We are also doing other great things like providing $58.2 million to install 100 new neighbourhood batteries. I refer to what the member for Polwarth talked about. He said that we need to do other things, not just put solar panels on our roofs, to bring down electricity prices, and that is what a battery in Ballarat is going to do for my community. A neighbourhood battery is doing that something else that the member for Polwarth just referred to. That is what we are going to do: we are going to make sure that the statewide investment will triple the number of homes with access to batteries and provide crucial extra storage capacity for local communities. I welcome that, and I think that is terrific.
I also welcome what we are doing with renewables at Federation University. Our TAFE is going to receive $6 million, which was announced in the May budget, to ensure that we have the Federation TAFE Asia Pacific Renewable Energy Training Centre. This is going to be a game changer, and that is what the member for Polwarth wants. He was saying we have to do more, and that is the more we are doing. I am so pleased that I can stand up in this chamber and say that we are doing more. We are doing more with batteries, we are doing more training, we are doing more with renewables and we are bringing the SEC back, which is going to be all renewables, creating over 50,000 jobs. This is what we are doing. The member for Polwarth wants us to do more, and we are doing more.
Bridget Vallence: I cannot wait for the Matildas to be on later tonight. On a point of order, Acting Speaker, again we are talking about the Energy Legislation Amendment Bill 2023, so my point of order is on relevance. This is not the take-note motion on the budget. The member will have an opportunity to talk about the government’s budget and the SEC and other things at a later stage. This is the Energy Legislation Amendment Bill, which is a narrow bill, and I would ask you to call the member back to the bill and to be relevant to the bill.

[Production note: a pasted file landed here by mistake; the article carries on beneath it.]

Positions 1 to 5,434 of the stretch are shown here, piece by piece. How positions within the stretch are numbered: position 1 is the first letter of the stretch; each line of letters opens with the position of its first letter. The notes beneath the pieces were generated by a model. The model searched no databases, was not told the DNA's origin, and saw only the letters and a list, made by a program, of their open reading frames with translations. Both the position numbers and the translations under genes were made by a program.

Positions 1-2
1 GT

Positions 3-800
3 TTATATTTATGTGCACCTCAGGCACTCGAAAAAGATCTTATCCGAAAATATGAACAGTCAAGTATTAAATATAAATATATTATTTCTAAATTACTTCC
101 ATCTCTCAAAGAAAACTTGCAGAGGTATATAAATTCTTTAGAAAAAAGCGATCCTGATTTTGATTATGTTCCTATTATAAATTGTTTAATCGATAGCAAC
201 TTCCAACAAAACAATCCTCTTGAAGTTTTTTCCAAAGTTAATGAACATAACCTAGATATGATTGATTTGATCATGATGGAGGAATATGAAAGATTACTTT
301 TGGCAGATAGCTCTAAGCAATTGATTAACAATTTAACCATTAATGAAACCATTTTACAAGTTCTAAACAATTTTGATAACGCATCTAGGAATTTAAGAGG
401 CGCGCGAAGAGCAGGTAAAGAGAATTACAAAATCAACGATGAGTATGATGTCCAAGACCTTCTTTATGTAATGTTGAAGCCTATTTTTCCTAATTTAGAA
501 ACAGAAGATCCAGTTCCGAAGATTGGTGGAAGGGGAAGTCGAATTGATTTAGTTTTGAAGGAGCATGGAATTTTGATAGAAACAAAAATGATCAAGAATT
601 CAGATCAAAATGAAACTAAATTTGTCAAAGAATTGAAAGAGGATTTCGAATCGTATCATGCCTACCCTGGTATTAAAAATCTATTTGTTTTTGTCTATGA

The ACTING SPEAKER (Jordan Crugnale): I think the member is being relevant. It has been a very far-ranging debate so far, but the member is being relevant.
Juliana ADDISON: The Energy Legislation Amendment Bill 2023 enhances the regulation of both electricity and gas in Victoria, providing more certainty for markets and strengthening protections for consumers.
The amendments that are being made to the National Electricity (Victoria) Act 2005 primarily clarify what the minister must consider and do when triggering the retailer reliability obligation. The obligation is applicable when an electricity supply shortfall is forecast over three years in advance. It puts in motion an assortment of notifications and responsibilities to enable that shortfall to be covered by the market. This is what I was wanting to hear from the member for Polwarth, but I did not. I really wanted him to talk to me about his understanding of the T-3 reliability instrument.